It’s been a busy couple of months in public policy related to Tennessee’s great outdoors, and we wanted to let you about three important wins – a hat trick, or sorts – for the Federation and wildlife conservation in our state.

Over the past three years or so, TWF has worked closely with U.S. Sen. Lamar Alexander, the Tennessee Valley Authority (TVA), the Tennessee Wildlife Resources Agency, and others to find a permanent funding solution for Tennessee’s two federal fish hatcheries at Erwin and Dale Hollow. Sen. Alexander announced Moday, May 11, that TVA would permanently support the hatcheries. This ensures the continued production of millions of disease-free trout eggs, some one million trout stocked into our East Tennessee tailwaters, and the annual $45 million economic impact for our state.
During this year’s session of the Tennessee General Assembly, a little-known joint resolution quietly worked its way through the House and Senate. When discovered, it drew TWF’s full attention. The resolution essentially calls for the State of Tennessee and our congressional delegation to demand the transfer or sell all federal publicly held lands to the states in which those lands are located. (CLICK HERE to read the resolution.) TWF was able to stop this resolution’s passage for now, thank goodness, but make no mistake – it will return.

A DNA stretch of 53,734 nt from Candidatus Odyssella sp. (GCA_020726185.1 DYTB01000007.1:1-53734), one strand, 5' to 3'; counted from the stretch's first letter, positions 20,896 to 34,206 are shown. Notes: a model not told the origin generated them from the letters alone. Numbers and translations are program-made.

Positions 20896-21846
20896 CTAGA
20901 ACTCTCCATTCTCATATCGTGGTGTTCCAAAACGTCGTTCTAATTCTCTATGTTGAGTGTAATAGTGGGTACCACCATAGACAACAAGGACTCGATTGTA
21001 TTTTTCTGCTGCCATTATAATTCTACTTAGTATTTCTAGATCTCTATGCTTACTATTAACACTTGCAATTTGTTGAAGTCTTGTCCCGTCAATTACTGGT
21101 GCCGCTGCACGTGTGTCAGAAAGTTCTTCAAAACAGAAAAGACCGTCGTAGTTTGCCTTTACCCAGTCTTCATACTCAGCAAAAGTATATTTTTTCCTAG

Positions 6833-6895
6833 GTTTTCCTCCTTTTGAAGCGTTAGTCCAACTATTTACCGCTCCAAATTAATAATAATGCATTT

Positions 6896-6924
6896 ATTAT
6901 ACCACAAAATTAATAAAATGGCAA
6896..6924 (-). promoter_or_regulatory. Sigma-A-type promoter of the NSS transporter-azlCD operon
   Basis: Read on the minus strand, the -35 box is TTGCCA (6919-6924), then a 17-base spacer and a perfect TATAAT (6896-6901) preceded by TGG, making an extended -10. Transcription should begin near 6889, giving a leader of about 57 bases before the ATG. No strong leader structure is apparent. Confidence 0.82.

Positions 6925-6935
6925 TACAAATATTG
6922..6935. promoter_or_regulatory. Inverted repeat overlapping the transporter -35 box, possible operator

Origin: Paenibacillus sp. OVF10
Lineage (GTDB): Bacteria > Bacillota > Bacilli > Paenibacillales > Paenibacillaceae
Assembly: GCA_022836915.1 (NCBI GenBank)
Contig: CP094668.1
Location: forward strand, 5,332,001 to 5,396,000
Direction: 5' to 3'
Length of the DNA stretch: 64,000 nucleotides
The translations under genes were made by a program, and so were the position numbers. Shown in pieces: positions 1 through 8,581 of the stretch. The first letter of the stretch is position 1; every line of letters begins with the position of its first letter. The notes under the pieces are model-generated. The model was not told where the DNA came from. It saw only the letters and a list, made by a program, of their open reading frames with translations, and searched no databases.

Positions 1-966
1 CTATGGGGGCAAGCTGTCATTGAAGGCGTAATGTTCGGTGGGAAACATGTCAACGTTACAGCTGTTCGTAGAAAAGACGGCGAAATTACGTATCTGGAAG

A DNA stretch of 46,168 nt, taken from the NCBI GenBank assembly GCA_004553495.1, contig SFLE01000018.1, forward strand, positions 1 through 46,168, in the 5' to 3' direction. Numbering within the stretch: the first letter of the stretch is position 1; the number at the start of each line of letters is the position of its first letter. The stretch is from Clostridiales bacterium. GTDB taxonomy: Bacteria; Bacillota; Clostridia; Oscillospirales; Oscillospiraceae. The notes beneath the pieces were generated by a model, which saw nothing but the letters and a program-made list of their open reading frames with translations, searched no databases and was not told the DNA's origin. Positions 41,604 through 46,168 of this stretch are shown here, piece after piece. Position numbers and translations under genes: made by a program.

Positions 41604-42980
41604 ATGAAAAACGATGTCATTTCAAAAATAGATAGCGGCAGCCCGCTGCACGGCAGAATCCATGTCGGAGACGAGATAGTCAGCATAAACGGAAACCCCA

Folks, we cannot allow this to become the official policy of the state of Tennessee. The number of outdoorsmen and women who would be negatively impacted by such policies is astronomical, not to mention the wildlife itself. Offloading federal land to states that can’t afford to manage it is an amazingly bad idea for a myriad of reasons. (Note: We acknowledge the fact that there are management issues related to public lands and these need to be addressed. However, we believe that this proposed resolution is an irresponsible and unrealistic solution.)

Some four years ago, Tennessee commercial fishermen filed a lawsuit against the Tennessee Wildlife Resources Commission (TWRC). The suit challenged the TWRC’s authority for making rules and regulations, claiming that the 2010 “right to hunt and fish” constitutional amendment (RHF) that TWF helped pass should exclude them from regulations on paddlefish and other commercially harvested fish species. Judge Russell Perkin of the Davidson Chancery Court issued his decision May 14, ruling in favor of the TWRC. A precedent-setting part of this case was Judge Perkin’s interpretation of the RHF. In essence, he ruled that the amendment is personal and does not extend to commercial fishermen. This is exactly what the authors of the amendment – including TWF – intended when we wrote the language.

As TWF continues to work for wildlife in Tennessee, we will be faced with more and more threats to the public ownership of these natural treasures, and we will need your continued support with your voice, your gifts, and your volunteerism.

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